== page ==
ANTHONY J. PRINCIPI
DEPARTMENT OF VETERANS AFFAIRS
ON PROPOSED LEGISLATION
SUBCOMMITEE ON HEALTH
COMMITTEE ON VETERANS' AFFAIRS
UNITED STATES HOUSE OF REPRESENTATIVES
September 6, 2001
Mr. Chairman and Members of the Subcommittee:
I am pleased to be here this morning to comment on H. R. 2792, the "Disabled Veterans Service Dog and Health Care Improvement Act of 2001.'' If enacted, this bill would authorize the Secretary of Veterans Affairs to make service dogs available to disabled veterans and to make various other changes in health care benefits provided by the Department of Veterans Affairs. This morning I would like to briefly summarize the various sections of the bill, and provide VA's views of these sections.
Section 2 - Service Dogs
The bill would amend the existing law to expand VA's authority to provide guide dogs to blind veterans. Current law limits the provision of guide dogs to blind veterans who are entitled to disability compensation. The bill removes that limitation and would authorize VA to provide service dogs to veterans who are hearing impaired or who have spinal cord injury or dysfunction or other chronic impairment that substantially limits mobility. Service dogs can assist a disabled person in his or her daily life and can assist that person during medical emergencies. They can be trained in many tasks, including, but not limited to, pulling a wheelchair, carrying a back-pack, opening and closing doors, helping with dressing and undressing, retrieving dropped items, picking up the telephone, and hitting a distress button on the telephone. Some service dogs can perceive when the disabled individual is in distress and can find help. Dogs can also assist the hearing impaired by alerting them to doorbells, ringing phones, smoke detectors, crying babies, and emergency sirens on vehicles.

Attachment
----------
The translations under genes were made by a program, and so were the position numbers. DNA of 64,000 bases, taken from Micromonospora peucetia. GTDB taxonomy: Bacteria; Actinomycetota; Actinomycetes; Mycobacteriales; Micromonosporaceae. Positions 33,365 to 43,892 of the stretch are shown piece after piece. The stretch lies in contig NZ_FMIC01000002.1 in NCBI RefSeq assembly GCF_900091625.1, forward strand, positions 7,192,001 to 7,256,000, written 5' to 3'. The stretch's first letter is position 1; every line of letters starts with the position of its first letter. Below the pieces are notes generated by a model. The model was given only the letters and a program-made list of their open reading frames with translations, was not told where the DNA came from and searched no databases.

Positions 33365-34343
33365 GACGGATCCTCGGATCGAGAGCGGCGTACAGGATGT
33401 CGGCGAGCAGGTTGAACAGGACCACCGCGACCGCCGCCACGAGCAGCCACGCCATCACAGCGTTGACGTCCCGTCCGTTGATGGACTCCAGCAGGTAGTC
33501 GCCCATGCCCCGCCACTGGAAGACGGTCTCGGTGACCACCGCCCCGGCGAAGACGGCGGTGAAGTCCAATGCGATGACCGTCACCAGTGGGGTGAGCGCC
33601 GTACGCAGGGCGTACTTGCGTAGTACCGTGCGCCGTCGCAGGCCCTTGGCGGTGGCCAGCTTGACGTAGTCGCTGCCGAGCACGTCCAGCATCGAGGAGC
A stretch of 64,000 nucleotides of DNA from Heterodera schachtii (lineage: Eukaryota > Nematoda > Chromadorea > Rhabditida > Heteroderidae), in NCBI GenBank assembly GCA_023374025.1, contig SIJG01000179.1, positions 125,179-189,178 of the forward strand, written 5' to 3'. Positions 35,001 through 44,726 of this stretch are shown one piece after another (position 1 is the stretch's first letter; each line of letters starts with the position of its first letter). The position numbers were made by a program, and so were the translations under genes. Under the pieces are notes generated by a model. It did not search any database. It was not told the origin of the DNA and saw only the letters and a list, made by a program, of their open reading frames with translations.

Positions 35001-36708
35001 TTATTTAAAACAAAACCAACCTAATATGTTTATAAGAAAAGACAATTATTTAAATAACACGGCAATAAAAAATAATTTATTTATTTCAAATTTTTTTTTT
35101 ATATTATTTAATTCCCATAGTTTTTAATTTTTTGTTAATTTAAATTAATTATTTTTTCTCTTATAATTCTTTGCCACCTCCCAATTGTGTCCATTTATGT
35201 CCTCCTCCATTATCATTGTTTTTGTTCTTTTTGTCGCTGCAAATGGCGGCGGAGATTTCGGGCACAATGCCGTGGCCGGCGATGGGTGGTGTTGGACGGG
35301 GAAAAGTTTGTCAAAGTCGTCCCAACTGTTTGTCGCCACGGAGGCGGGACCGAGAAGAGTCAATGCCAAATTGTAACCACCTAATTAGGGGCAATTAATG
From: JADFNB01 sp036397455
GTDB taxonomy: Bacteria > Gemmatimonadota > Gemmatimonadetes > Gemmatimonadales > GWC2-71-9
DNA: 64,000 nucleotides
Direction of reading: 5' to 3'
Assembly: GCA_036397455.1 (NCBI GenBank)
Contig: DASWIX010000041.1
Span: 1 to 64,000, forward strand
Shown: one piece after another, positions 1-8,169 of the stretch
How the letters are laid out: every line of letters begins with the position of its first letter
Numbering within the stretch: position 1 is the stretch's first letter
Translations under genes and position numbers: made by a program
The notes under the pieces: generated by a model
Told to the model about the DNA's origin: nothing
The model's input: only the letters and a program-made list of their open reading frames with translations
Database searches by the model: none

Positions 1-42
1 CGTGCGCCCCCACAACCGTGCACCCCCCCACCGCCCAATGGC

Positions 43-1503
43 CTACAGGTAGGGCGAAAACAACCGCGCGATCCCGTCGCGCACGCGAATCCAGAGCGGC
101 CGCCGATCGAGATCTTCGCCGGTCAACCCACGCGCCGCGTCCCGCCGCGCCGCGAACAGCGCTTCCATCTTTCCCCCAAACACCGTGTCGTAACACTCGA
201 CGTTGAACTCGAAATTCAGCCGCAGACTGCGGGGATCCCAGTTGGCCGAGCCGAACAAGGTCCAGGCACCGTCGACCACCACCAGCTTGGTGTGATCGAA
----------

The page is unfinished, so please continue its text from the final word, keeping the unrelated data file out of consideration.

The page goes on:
The existing statutory authority allows VA to pay for certain travel and incidental expenses incurred by veterans while adjusting to seeing-eye or guide dogs. The bill would amend the language to allow VA to pay these expenses for all guide dogs or service dogs covered by this legislation.
Mr. Chairman, the benefit of guide dogs for the blind is well known, and we support having authority to also provide service dogs for veterans who are hearing impaired and who have spinal cord injuries or other chronic impairments, and to pay for certain costs associated with adjusting to the dogs. However, we believe the provision of guide dogs and service dogs should continue to be limited to veterans who are entitled to service-connected compensation. If this provision becomes law, we would promulgate prescription criteria and guidelines to insure that we provide dogs only to those veterans who can most benefit from them.
Section 3 - Maintaining Capacity